Television is a big part of most of our lives. We watch it to relax; we watch it when we’re bored; we watch it live; we watch it recorded; we watch it on our computers, phones, and tablets; in short, we watch it all the time. In fact, the average American watches over 35 hours of TV a week, according to The Nielsen Company. Now, television is great; don’t get me wrong. It can be both entertaining and informative, but it can also cost you—both directly and indirectly. Television, commercials in particular, directly influence our purchasing habits, and it also represents a significant sunk opportunity cost. But how much does television consumption really cost us? And how can we limit the financial impact?
The 298 million Americans with televisions watch roughly 158 hours and 25 minutes of TV per month, according to Nielson’s Three Screen Report, which measures television consumption on TVs, the Internet and mobile devices. That’s over 5 hours a day and 2,000 hours each year. The federal minimum wage, according to the U.S. Department of Labor, is $7.25 per hour. The average American therefore loses out on at least $14,500 in potential earnings each year simply by watching TV.
With that 14+ K you could buy a brand new 2017 Toyota Yaris or Hyundai Accent. You could buy 14 round-trip tickets to Europe. You could pay a year’s rent in a luxury apartment building. You could pay for the average American adult’s annual gas consumption seven times over. Or you could just watch TV.
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There is also a direct correlation between television and spending. For every 10 hours of television we watch, we spends $40 more than he would otherwise, according to research presented on syndicated radio host John Tesh’s radio show and website. The main reason for this direct correlation between television and spending: the commercials. Watch enough commercials, and you’ll see something you want. Or, if not, you’ll at least see enough imagery of people buying things that you’ll naturally want to join in.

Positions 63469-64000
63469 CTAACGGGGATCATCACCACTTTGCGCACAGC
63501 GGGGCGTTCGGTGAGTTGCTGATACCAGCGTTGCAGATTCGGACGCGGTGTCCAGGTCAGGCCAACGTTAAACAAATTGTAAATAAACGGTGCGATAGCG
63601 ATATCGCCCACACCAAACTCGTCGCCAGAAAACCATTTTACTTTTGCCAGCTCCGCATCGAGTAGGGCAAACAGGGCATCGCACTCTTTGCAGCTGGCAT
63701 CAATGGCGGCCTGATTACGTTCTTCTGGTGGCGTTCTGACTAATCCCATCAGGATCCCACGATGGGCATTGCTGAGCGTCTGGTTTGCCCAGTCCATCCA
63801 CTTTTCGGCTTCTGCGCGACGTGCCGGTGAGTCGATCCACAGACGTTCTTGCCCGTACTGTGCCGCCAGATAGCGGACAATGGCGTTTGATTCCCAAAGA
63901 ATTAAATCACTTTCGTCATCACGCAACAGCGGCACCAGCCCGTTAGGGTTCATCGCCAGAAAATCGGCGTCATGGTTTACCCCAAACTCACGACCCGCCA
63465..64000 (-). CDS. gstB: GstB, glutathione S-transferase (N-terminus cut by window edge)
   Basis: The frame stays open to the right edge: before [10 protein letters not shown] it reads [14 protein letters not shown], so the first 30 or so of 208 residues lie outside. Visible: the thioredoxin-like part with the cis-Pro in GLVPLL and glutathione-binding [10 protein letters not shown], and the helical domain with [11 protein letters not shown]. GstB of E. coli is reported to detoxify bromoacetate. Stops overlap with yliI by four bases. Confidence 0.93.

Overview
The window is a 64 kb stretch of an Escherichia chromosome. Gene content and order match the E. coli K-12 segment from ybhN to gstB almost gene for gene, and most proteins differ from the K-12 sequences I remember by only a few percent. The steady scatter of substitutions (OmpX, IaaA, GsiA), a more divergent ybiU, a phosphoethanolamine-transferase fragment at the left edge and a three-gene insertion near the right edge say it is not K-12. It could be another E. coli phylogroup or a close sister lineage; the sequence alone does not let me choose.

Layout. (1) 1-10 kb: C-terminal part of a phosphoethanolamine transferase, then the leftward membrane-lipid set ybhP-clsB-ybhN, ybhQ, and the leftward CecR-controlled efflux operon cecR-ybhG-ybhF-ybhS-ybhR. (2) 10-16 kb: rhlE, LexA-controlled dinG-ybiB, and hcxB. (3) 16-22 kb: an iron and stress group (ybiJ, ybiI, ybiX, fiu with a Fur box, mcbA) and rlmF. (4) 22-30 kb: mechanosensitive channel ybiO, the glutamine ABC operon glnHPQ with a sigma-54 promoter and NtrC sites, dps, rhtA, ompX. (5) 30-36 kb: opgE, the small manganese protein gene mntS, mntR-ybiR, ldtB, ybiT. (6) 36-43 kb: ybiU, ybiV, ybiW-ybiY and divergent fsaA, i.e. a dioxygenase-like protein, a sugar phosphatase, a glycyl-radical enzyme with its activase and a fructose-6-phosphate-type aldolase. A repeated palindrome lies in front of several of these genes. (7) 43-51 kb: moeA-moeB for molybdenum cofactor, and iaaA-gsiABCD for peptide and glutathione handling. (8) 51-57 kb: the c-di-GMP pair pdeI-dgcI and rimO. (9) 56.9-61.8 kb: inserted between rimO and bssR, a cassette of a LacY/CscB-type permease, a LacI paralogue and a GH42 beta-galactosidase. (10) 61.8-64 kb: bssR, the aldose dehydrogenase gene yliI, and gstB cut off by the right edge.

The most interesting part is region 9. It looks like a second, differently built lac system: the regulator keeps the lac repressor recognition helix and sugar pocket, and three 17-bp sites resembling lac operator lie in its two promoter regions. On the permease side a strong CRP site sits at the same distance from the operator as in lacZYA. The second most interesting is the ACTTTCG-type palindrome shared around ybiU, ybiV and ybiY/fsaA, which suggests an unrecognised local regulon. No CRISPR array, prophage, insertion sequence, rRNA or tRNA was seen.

However, in light of the more than 2,000 hours of TV Americans watch a year, by doing so you’re costing yourself another $8,000 each year just because you watch television. Viewed together with the aforementioned opportunity cost, we leave over $22,500 on the table each year just by watching TV. With that nearly $23,000 you could get a brand new 2017 Volkswagen Jetta or Chevy Cruze. You could buy 23 round-trip tickets to Europe. You could pay nearly two years rent in a luxury apartment. You could pay for the average American’s gas expenses 11 times over.
No one is saying not to watch television. TV can be a beneficial leisure activity, but when you consider your consumption comprehensively, it’s clear that cutting back a little wouldn’t be the worst thing in the world either. Just think about what watching TV is costs. You really can do a lot in 2,000 hours and buy a lot with $14,500. So, once in a while, instead of picking up the remote, try something a little different. It might even save you some money.